N. Kaushik*, N. Kumar1,2 and A. Kumar3

School of Pharmaceutical Sciences, IFTM University, Moradabad–244 102

1School of Medical and Allied Sciences, Department of Pharmacy, Galgotias University, Greater Noida, Gautam Budh Nagar–201 306

2Oxford College of Pharmacy, UPSIDC, M-G Road, Ghaziabad–201 001

3Department of Pharmaceutical Technology, Meerut Institute of Engineering and Technology, Meerut–250 005, India

*Corresponding Author:
N. Kaushik
School of Pharmaceutical Sciences, IFTM University, Moradabad–244 102
E-mail: niranjankaushik79@gmail.com

Received date: 12 Sep 2016; Revised date: 31 May 2016; Accepted date: 06 Jun 2016


A series of 1-[(5-substituted phenyl)-4, 5-dihydro-1H-pyrazol-3-yl]-5-phenyl-1H-tetrazole derivatives (4a-j) have been synthesized by the reaction of 1-(5-substitutedphenyl-1H-tetrazol-1-yl) prop-2-en-1-one (3a-j) with hydrazine hydrate in acetic acid under reflux for 5 h. Structure of the synthesized compounds was established by their spectral data. As a new strategy for alleviating the oxidative damage in Diabetes mellitus, a growing interest has been observed in the usage of antioxidants. The synthesized compounds were screened for their in vitro antioxidant activity by DPPH free radical scavenging method and in vivo antidiabetic activity by streptozotocin-induced model. Compounds 4b, 4g, 4h and 4j were exhibit prominent antioxidant as well as antidiabetic activity. Compound 4i was exhibit moderate antidiabetic activity.


Tetrazole, pyrazole, antioxidant activity, antidiabetic activity

Diabetes Mellitus (DM) is a multifactroial disease which is characterized by hypoglycemia[1], lipoprotein abnormalities[2], raised basal metabolic rate[3], defect in reactive oxygen species scavenging enzymes[4] and high oxidative stress-induced damage to pancreatic beta cells[5].

Although the mechanism of diabetic complications remains unclear, much attention has been focused to the role of oxidative stress. Oxidative stress may contribute to the pathogenesis of different diabetic complications[6]. Furthermore, with diabetes, several features appear including an increase in lipid peroxidation[7], a decrease in the antioxidant enzyme activities. These changes indicate an oxidative stress caused by hyperglycemia[8].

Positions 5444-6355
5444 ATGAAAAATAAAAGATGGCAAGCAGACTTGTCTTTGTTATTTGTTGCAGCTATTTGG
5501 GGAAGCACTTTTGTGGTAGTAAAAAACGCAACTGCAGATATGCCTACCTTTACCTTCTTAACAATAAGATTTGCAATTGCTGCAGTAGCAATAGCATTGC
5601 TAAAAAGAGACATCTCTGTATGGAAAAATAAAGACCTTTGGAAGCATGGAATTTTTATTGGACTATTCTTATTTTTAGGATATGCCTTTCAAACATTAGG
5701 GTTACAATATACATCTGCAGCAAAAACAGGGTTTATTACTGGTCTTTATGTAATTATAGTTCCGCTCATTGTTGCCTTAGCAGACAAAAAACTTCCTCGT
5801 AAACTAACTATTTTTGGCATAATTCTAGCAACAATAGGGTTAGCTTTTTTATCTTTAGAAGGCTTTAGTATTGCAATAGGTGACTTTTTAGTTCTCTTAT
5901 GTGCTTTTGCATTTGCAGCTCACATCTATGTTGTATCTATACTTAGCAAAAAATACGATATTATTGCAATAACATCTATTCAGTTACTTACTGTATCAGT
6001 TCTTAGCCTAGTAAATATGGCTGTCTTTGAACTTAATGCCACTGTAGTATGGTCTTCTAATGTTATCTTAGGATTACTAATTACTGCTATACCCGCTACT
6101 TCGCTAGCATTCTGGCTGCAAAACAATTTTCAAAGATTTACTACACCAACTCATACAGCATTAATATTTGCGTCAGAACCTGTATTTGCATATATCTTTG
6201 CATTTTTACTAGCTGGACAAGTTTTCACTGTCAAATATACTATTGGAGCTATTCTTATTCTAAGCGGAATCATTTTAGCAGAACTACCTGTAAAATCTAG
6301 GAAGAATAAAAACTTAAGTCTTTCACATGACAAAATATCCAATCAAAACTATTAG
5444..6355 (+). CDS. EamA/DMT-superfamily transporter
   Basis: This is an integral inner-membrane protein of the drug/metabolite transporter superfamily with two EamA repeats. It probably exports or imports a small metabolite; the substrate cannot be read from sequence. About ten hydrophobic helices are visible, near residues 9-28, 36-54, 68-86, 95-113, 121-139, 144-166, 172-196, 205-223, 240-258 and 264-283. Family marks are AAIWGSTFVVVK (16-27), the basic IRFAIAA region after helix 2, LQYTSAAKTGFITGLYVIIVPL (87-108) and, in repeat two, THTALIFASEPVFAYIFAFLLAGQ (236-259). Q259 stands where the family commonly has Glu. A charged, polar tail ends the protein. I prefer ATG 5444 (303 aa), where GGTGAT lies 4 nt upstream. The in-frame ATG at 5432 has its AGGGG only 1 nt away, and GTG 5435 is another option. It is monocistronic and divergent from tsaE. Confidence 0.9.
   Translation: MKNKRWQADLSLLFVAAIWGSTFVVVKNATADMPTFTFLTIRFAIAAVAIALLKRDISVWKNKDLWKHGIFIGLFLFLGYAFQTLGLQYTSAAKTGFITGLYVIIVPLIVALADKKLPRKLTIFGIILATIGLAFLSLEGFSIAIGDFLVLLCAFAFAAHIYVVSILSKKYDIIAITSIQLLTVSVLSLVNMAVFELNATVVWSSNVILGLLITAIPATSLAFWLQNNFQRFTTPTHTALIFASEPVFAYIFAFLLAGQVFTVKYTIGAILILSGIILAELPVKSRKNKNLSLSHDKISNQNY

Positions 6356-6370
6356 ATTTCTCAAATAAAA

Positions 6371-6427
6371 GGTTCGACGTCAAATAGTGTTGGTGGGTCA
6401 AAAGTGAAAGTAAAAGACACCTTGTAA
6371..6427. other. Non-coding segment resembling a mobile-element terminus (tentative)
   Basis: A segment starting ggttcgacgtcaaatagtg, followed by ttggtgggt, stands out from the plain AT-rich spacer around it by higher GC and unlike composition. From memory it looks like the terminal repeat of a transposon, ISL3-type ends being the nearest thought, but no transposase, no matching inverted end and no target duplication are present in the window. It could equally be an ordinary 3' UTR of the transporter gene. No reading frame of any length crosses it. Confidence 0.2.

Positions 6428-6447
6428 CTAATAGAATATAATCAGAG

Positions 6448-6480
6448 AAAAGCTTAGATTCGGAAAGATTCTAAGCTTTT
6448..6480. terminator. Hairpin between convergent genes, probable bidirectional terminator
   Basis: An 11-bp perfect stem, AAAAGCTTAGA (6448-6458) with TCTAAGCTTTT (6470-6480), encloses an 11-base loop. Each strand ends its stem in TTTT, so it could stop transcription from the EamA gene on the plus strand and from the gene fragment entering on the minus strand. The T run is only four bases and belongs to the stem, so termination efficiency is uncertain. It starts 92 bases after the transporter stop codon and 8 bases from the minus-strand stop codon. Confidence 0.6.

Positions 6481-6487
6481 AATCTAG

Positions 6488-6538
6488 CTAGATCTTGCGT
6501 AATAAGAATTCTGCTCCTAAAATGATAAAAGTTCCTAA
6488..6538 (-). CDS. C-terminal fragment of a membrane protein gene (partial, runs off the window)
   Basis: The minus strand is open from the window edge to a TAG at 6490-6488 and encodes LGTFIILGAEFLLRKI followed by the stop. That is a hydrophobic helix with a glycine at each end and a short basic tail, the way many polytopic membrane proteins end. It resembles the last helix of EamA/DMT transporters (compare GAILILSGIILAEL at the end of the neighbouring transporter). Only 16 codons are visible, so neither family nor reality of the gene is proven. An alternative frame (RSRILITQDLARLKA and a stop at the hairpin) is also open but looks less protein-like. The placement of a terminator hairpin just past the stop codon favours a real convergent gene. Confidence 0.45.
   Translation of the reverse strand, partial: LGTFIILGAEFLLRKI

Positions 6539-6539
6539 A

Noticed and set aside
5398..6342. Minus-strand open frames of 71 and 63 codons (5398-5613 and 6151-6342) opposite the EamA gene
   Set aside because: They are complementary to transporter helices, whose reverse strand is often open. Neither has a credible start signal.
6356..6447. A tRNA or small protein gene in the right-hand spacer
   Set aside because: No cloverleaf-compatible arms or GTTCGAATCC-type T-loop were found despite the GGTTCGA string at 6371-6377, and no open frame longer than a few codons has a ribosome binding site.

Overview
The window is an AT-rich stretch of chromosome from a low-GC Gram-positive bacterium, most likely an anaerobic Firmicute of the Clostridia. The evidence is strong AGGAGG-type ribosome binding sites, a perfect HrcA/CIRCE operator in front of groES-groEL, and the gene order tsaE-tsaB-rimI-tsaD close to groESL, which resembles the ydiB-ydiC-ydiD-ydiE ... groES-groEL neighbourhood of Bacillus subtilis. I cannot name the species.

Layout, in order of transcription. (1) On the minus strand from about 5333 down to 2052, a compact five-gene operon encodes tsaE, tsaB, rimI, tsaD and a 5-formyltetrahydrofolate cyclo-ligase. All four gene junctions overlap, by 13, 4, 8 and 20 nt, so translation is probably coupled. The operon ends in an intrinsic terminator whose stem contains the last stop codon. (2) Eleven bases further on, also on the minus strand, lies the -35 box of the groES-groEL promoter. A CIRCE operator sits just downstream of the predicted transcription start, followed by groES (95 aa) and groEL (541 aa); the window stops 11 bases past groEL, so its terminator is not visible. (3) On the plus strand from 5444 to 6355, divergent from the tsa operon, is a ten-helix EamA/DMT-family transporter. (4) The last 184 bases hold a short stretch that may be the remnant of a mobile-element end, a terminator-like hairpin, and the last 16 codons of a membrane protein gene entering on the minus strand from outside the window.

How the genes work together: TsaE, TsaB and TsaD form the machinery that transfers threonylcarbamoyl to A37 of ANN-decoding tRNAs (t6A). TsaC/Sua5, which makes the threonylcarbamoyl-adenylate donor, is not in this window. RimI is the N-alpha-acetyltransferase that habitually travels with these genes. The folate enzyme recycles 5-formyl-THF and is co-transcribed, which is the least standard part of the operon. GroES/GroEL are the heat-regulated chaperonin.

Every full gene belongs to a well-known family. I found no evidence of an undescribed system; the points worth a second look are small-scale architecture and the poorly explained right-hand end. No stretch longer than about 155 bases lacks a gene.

Oxidative stress is characterized by an increased concentration of intracellular oxidizing species, such as reactive oxygen species (ROS) and is often accompanied by the loss of antioxidant defense capacity[9]. It is well known that excess ROS attack many organs, and induce oxidative damage directly to critical biological molecules, such as lipoproteins, proteins and nucleotides, causing lipid peroxidation and protein oxidation. Metabolic oxidative stress has been implicated, directly or indirectly, in the development of diseases and degenerative processes, including inflammation, cancer, dementia and physiological aging[10]. Moreover, oxidative stress also plays a central role in liver pathologies[11]. Antioxidant pharmacotherapy in various forms has emerged as a mean to minimize the bimolecular damage caused by attack of ROS on vital constituents of living organisms[12].

In DM, oxidative stress seems mainly to be due to an increased production of free radicals and a sharp reduction of antioxidant defense[13]. Therefore, there is a great interest in looking for new tetrazole containing pyrazole moiety, which could represent a good pharmacological alternative to counteract oxidative stress.